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Year-end thoughts

Ah, another long delay between posts. Some people blog for fun. When you write for a living, you do other stuff when you need to take a break. Like sleep in or watch too much TV.

I have just a couple of things to say before the end of the year. So here goes.

Everyone’s offering a personal health record. Few are using them. I’ve written about that plenty this year. I’m now declaring a personal moratorium on PHR stories until someone gives me evidence that patients and physicians are actually using PHRs. There, I said it. Hopefully I’ve just saved myself from a dozen more HIMSS meeting requests. But not likely.

Secondly, I thought it was remarkable that HHS Secretary Mike Leavitt wrote to members of Congress, asking that any legislation to address the 10 percent Medicare fee cut for 2008 include incentives for EHRs and give CMS the authority to require e-prescribing in the future. Could it be that a the Bush administration was asking Congress for something close to a mandate? Not exactly, but it sure got my attention. (Unfortunately, I could not find a copy of it online, but I have a paper copy around here somewhere that perhaps I’ll scan and post as soon as I find it.)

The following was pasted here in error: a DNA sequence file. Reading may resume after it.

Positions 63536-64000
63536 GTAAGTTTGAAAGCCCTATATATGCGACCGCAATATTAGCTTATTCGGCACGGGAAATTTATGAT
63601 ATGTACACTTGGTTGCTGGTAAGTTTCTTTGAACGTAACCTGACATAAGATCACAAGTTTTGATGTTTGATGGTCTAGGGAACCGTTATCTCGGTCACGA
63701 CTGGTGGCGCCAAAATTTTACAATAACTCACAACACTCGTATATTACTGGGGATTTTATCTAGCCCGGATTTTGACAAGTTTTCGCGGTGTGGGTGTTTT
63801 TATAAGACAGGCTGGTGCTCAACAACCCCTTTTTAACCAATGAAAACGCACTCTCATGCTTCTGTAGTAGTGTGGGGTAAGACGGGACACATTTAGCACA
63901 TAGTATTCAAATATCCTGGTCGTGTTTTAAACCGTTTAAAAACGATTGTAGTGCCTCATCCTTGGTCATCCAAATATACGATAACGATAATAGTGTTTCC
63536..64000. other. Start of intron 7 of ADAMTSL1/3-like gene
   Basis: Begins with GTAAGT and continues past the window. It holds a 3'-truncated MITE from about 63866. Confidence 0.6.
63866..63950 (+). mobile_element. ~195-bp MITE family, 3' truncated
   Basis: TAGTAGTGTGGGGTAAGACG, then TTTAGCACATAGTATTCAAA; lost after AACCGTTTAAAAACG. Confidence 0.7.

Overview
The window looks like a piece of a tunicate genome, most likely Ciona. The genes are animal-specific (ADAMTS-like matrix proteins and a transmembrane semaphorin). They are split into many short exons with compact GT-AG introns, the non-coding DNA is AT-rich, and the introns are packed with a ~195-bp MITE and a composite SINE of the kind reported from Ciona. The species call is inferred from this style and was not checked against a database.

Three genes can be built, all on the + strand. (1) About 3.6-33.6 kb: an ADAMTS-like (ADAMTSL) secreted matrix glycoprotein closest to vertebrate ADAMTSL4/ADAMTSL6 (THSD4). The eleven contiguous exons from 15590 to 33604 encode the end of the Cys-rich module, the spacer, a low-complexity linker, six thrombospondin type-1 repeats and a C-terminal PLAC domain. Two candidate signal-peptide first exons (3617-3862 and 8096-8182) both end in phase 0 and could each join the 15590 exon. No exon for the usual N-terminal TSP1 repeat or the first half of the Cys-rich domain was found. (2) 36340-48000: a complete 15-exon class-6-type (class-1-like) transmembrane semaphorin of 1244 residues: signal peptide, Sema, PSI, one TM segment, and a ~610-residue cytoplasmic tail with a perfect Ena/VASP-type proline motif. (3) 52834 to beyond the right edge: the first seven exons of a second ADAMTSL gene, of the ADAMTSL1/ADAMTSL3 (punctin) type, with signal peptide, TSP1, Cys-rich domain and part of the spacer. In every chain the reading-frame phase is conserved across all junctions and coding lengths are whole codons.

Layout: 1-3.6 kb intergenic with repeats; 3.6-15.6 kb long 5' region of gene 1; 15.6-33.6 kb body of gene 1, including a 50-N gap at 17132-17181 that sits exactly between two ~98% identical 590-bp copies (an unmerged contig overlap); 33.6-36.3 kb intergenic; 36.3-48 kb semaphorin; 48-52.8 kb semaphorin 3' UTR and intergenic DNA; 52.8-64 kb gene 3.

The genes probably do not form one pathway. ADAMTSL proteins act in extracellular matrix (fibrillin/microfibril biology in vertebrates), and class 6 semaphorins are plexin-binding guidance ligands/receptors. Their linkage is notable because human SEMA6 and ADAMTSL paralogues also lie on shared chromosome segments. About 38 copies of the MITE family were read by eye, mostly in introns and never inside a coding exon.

As it turned out, the impetus for the letter came from the American Health Information Community, as detailed in my Digital HealthCare & Productivity story from a couple weeks ago. I had an interview with AHIC member Lillee Gelinas, chief nursing officer of VHA, who gave me a nice play-by-play of the surprisingly quick process.

And as it turned out, the letter didn’t do much on Capitol Hill. Congress postponed the Medicare day of reckoning for six months, offering yet another year-end Medicare Band-Aid and setting up the possibility of a midyear Band-Aid next summer. That legislation didn’t have any health IT provisions, which isn’t surprising, given that Congress already has denied a funding increase for the Office of the National Coordinator for Health Information Technology in 2008.

Is it me, or did 2007 actually mark a regression in health IT on the federal level?

I’ve observed that Washington seems to gather the political will for serious Medicare reform about once a decade, and it already happened this decade, with the 2003 Medicare Prescription Drug Improvement and Modernization Act. Meanwhile, 2008 is a presidential election year, so don’t expect any major revisions to the Medicare payment structure next year either. That means there won’t be any incentive money for EHRs beyond the small-scale demonstration projects already in place, as authorized by the 2003 MMA.

Pessimistic? Perhaps. Realistic? I think so.

Health IT might get some lip service in the presidential campaign, but as I wrote in November, it hasn’t been a top-tier issue for the candidates.

As I post this entry, I see that the odometer has just turned over to 30,000 visitors to this site since I started tracking more than three years ago. Thanks for reading, and happy new year.

December 27, 2007 I Written By

I'm a freelance healthcare journalist, specializing in health IT, mobile health, healthcare quality, hospital/physician practice management and healthcare finance.

Health 2.0 slight?

“Health 2.0” seems to be everywhere in this insular world of health IT we live in, and even in a lot of places on the outside. But not in the Wired Geekipedia.